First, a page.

Re: Interactive Declarative Animation in <img>

[Resending from correct address.]

On Fri, Mar 27, 2015 at 12:35 AM, Daniel Holbert <>

> On 03/26/2015 08:48 PM, Daniel Holbert wrote:
> > (One scenario I've thought of, which might be what you're getting at
> > [please bring up other scenarios though]: some interactive user-provided
> > SVG content, where if you click just the right spots, some horrifically
> > obscene picture pops up.  This is a problem, though it also seems like
> > it could be a problem for e.g. animated GIFs or simple animated SVG or
> > video -- some arbitrary frame of the animation/video could have the same
> > obscene content. I'll grant that it may be more discoverable via
> > automated tools in these non-interactive formats, though. (to the extent
> > that your tools can actually tell that it's obscene.)
> One other trick in this category -- even with static SVG, a sneaky user
> could sneak something objectionable past automated filters & human
> content-screeners using CSS media queries in their SVG. They could use a
> media query to control whether a piece of content is visible, based on
> the viewport-size (which I think would translate to the image's size),
> or something else that can vary between the content-screener's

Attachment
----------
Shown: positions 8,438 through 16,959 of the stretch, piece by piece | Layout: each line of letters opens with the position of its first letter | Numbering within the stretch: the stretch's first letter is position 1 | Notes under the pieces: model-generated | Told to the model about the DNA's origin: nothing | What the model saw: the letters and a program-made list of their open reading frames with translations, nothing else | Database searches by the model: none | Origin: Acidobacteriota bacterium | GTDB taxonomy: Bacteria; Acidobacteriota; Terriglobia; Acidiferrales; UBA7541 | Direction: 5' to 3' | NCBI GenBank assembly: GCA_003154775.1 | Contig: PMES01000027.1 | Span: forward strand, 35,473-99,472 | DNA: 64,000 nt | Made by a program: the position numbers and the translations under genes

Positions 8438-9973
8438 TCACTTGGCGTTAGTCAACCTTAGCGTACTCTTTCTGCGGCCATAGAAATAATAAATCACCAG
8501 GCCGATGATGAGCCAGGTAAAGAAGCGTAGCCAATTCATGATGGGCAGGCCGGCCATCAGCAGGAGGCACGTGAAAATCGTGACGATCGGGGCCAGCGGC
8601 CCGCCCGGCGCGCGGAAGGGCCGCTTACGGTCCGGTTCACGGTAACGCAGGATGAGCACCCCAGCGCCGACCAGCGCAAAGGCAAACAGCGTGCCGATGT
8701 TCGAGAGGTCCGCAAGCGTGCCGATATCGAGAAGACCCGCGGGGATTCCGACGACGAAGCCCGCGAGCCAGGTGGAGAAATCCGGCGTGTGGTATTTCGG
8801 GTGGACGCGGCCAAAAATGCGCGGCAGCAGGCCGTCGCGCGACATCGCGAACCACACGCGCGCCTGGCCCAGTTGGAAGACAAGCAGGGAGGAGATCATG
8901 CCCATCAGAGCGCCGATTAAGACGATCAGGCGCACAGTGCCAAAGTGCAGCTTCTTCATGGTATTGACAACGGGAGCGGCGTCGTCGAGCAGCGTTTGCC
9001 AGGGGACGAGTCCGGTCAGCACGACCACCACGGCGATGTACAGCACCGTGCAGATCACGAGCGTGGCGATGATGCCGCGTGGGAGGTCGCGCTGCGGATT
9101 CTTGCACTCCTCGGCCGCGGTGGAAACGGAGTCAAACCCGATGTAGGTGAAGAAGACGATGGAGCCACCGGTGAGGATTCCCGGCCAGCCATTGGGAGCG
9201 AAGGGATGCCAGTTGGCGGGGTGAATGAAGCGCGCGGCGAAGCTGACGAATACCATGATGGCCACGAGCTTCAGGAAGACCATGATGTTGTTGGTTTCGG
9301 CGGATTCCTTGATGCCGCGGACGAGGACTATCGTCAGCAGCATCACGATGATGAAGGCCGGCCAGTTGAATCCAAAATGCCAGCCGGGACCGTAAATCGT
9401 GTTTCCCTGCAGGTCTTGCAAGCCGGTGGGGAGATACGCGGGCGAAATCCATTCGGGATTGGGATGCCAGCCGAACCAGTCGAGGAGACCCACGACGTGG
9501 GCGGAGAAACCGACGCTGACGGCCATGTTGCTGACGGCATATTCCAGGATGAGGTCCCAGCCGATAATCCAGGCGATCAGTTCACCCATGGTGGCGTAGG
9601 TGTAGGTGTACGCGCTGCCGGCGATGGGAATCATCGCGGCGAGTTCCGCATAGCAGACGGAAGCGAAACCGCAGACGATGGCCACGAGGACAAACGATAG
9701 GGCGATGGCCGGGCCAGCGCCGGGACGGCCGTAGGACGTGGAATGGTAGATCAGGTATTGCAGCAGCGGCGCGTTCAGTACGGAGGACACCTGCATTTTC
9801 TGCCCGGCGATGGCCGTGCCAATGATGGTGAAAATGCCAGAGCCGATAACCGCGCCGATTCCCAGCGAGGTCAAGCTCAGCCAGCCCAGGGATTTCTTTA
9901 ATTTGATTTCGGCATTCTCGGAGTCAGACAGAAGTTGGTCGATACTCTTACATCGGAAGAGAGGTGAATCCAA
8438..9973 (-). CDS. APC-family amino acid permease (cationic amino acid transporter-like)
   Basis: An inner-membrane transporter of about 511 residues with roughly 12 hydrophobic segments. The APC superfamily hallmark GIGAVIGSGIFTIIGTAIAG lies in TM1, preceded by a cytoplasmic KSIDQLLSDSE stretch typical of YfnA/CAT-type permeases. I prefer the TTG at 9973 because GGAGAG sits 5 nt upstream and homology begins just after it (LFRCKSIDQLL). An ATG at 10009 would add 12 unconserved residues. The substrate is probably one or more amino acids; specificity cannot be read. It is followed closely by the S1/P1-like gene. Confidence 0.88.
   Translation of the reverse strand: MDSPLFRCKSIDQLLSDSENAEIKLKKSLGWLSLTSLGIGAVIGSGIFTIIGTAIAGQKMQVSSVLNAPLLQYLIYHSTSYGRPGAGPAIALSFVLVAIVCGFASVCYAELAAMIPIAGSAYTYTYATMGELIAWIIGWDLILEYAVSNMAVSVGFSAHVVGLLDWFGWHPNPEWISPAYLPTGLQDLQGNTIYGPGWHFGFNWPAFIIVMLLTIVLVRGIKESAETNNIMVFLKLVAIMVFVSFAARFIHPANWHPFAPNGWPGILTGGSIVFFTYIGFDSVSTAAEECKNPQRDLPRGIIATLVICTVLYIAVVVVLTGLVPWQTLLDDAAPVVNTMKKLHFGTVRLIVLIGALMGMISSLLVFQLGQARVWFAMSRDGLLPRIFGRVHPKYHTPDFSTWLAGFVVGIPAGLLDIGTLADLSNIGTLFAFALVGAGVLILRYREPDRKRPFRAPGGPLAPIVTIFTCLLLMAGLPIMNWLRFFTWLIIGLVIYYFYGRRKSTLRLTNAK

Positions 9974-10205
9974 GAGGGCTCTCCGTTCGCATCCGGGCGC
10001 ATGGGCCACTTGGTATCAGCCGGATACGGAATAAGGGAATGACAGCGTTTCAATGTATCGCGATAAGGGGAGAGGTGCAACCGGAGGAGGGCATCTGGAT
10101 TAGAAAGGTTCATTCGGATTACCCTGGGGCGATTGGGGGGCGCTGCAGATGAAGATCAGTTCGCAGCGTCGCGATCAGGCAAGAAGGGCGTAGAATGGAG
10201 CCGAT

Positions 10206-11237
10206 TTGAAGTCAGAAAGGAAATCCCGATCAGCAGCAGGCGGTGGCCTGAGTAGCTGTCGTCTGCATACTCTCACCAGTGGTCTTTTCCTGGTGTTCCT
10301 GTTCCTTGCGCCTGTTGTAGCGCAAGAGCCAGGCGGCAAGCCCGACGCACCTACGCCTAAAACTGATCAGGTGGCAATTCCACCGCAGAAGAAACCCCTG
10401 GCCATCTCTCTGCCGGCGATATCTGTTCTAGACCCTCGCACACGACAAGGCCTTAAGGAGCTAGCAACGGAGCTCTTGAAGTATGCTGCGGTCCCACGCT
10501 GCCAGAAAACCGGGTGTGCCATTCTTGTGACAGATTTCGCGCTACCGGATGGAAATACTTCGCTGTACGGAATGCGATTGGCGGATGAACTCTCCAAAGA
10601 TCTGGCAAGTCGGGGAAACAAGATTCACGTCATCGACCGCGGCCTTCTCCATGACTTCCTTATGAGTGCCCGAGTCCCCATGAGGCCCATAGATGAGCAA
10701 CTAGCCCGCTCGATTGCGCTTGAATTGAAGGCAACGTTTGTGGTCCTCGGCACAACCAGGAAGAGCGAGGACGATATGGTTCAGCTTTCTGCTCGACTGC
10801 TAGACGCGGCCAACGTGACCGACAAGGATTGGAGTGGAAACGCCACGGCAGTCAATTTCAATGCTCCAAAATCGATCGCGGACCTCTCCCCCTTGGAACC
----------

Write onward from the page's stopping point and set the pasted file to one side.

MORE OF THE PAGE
> environment & the actual-site-on-a-particular-user's-device.
> I think this is somewhat similar to burying an image at frame N of an
> animated GIF (where N is huge), so it's not entirely a problem that's
> new when you introduce SVG.  But I'll grant that tools can probably scan
> GIF-frames more trivially than they can probe the entire space of
> media-query-influenced renderings.

Daniel, you've hit on exactly the kinds of reasons why I think event driven
or navigation driven content might be harder to screen for objectionable
content. I agree that screening is technically possible, and that existing
systems might miss content. My goal was to add context to the discussion
and try to guide expectations as to the impact of improving interactivity
in SVG-as-image. In particular, turning on SVG on a social site is not just
an issue of enabling upload and display, so one might expect much greater
push back from site developers.


Received on Friday, 27 March 2015 13:40:59 UTC